Julia Nagel/Sun Assistant Photography Editor

The chapel is in need of funding for further renovations, along with a full historic restoration of its organ.

October 7, 2021

As Sage Chapel Reopens, Cornellians Call for Support to Preserve Historic Building

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After more than a year of restoration and repurposing of the 146-year-old building, Sage Chapel officially reopened this September, inviting visitors into its amber and emerald hued gothic-style halls.

The chapel, which houses the graves of Cornell’s founding figures, including Ezra Cornell and Andrew Dickson White, has opened its doors after serving as a testing site in fall 2020. But student organizations say they continue to have limited access to the building due to COVID risks, and community members emphasize the need for further renovations in the building and on its historic organ.

Sage originally closed for repairs in summer 2020, but the renovation process was put on hold when the building became a COVID-19 testing site the following fall. In spring 2021, it closed down again to complete renovations that included refinishing the pews and floors.

During the chapel’s closure and repurposing, many student groups that have offices in the basement of the building lost access, including the Cornell Chorus and Cornell Glee Club — both of which have called Sage Chapel home for over 60 years and have rehearsed there for 107 years. Without their usual rehearsal space, both organizations have relocated to Rhodes-Rawlings Auditorium in Klarman Hall, but have found rehearsing there to be a challenge.

“It has been difficult to rehearse in the auditorium because the chapel is so special. It has a choir loft that’s built for singing, and its acoustics are very beautiful. It’s just built for music,”  said Caroline Hinrichs ’22, president of the Cornell University Chorus. “Klarman Auditorium is built for lectures. The seats that we sit in are not suited for music at all, but there’s not enough room on the stage to fit the entire ensemble.”

According to Sam Schneider ’22, president of the Glee Club, not having access to the club’s office has presented administrative and logistical challenges. 

More than a semester after Cornell shut down the testing site, the Chorus and Glee Club still have not been given a clear idea of when they will be allowed back into the building, according to the club presidents. Though officers are allowed to retrieve things from their offices by setting up appointments with members of the music department, the students have found the process cumbersome.

“It’s just been really difficult not having access to that space,” Hinrichs said. “There are a lot of things in there that are pretty essential for the operation of an organization, from outfits to music, to the stationery that we use to communicate with our alumni.”

Though the chapel has undergone some renovations, University Organist Prof. Annette Richards, music, said there is much more to be done, both for the building and the historic Aeolian-Skinner Organ it houses. Richards explained that the organ is “a part of the fabric of the building,” complicating any needed repairs. Any repairs done to the building will affect both the organ and the chapel. 

According to Richards, the refinishing of the floors resulted in a layer of dust settling on the organ, making it unplayable until the pipes are thoroughly cleaned — a laborious process that requires the individual removal and cleaning of every single pipe.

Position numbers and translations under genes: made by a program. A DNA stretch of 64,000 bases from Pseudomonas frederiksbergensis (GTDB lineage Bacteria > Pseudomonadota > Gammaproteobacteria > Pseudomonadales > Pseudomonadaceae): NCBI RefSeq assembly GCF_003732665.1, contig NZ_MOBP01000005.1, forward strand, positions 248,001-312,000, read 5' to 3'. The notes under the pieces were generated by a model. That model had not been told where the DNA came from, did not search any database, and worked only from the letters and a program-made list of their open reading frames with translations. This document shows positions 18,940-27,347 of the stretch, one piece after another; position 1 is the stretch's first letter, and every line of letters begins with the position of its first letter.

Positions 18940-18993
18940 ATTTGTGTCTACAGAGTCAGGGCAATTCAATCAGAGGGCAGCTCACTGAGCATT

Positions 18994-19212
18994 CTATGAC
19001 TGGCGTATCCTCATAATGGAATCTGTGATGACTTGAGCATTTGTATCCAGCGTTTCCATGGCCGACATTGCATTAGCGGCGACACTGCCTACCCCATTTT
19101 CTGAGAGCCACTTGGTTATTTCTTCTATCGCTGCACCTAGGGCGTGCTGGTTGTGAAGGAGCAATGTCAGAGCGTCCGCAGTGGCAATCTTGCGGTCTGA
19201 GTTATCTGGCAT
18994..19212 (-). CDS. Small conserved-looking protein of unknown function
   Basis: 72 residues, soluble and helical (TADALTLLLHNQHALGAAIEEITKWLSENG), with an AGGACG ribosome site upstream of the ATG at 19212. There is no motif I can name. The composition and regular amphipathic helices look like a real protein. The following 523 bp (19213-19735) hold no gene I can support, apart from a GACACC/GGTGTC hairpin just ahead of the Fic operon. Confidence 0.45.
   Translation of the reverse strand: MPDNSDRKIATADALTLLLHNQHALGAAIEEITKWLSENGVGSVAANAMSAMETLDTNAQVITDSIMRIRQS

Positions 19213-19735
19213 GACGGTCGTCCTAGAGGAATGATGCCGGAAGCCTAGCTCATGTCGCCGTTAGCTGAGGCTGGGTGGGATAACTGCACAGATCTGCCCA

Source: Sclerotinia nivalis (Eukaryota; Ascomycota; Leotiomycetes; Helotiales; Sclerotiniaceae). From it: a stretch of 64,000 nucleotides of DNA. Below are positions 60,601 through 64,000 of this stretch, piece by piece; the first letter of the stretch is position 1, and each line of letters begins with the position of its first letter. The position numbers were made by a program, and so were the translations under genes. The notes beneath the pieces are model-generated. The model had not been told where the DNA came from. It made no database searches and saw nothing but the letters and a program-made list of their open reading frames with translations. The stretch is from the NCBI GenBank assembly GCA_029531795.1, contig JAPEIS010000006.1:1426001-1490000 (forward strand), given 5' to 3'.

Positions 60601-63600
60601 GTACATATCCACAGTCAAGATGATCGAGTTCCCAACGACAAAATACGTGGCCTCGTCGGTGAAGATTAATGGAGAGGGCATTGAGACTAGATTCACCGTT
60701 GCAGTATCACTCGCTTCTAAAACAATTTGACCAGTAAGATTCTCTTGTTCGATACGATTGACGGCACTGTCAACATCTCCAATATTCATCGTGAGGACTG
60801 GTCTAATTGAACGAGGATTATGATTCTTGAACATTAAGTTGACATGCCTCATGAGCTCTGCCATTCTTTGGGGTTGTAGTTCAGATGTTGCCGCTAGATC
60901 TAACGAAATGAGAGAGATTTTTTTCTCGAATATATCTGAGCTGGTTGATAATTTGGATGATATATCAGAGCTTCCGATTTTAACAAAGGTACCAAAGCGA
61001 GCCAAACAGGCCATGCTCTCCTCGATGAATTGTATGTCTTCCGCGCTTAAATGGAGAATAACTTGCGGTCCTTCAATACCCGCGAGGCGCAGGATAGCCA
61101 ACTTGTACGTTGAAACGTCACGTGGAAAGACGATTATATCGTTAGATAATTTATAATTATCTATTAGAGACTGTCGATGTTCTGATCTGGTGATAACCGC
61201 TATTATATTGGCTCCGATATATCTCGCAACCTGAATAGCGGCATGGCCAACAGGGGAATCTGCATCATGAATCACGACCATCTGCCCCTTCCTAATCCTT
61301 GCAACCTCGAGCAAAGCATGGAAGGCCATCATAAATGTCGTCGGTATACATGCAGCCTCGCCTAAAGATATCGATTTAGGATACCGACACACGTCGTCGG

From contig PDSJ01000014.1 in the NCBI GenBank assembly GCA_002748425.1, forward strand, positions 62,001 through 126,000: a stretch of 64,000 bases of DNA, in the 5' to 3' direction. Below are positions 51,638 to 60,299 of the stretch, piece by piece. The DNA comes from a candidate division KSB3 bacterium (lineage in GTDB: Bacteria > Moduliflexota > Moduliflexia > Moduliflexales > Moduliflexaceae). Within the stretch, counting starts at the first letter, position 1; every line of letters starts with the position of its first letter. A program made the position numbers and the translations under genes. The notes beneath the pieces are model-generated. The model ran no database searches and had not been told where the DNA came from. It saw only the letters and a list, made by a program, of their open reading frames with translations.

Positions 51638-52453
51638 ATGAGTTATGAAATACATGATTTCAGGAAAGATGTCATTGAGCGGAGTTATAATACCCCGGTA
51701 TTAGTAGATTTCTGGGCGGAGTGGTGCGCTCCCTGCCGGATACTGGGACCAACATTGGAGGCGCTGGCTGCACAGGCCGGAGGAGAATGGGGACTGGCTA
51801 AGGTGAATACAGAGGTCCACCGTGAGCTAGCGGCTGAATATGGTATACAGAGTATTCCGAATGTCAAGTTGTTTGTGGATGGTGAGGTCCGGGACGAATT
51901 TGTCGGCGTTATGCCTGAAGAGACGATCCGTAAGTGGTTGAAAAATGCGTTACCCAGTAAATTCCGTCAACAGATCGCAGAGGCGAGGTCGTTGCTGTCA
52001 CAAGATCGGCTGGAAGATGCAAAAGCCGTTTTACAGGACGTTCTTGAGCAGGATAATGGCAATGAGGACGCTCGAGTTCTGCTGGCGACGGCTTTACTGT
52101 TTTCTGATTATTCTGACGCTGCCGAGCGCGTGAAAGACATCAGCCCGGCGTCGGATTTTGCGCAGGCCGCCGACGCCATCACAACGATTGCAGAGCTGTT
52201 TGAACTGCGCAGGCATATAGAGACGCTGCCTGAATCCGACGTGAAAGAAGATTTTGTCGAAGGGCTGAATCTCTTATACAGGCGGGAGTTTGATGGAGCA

Cornell will clean the organ over winter break, but Richards emphasized that the organ needs much more than a cleaning — according to Richards, a full historic restoration is needed, but she said there is currently not enough funding for what would likely be a “million dollar project.”

“The historic nature of it means that if you’re going to do something to help the building, you really have to invest very heavily to do it properly. It’s an artwork too, and I think that perhaps contributes to the complexity and the expense of it,” Richards said. “It’s not enough just to come in and fix the roof. It really takes tremendously expert, careful work, and that’s very costly.”

Hinrichs and Schneider also noted the need for funding for the historic building. According to Schneider, Sage Chapel needs an individual or an alumnus to choose it as their priority.

“My hope is that if Sage finds a donor, it is somebody who recognizes that it is the historic home of the Chorus and the Glee Club and has been the center of so many important University events because of that,” Hinrichs said.

The chapel is also a landmark in the greater Ithaca community, and is home to the beloved annual Sage Chapel Christmas Vespers concert, put on by the Chorus and Glee Club. Hinrichs, Schneider and Richards all emphasized the need to preserve the building, which they described as a beautiful sanctuary, for years to come.

“I encourage any student that hasn’t been in Sage Chapel at sunset to do so, because the sun comes in from the stained-glass windows on the west side of the building, and it’s incredible,” Schneider said. “It’s one of the most beautiful things you’ll see on campus.”

Richards said though it is understandable that Student and Campus Life has other priorities during the pandemic, she urges closer attention to the overlooked treasures around campus.

“A lot of historic buildings need work, and I think it’s a question of priorities. Sage Chapel is a very much loved building. It’s an iconic part of what Cornell is for many people,” Richards said. “It’s really our responsibility to preserve this kind of very beautiful fabric that the founders of Cornell created for all of us, and it should be there for us to enjoy.”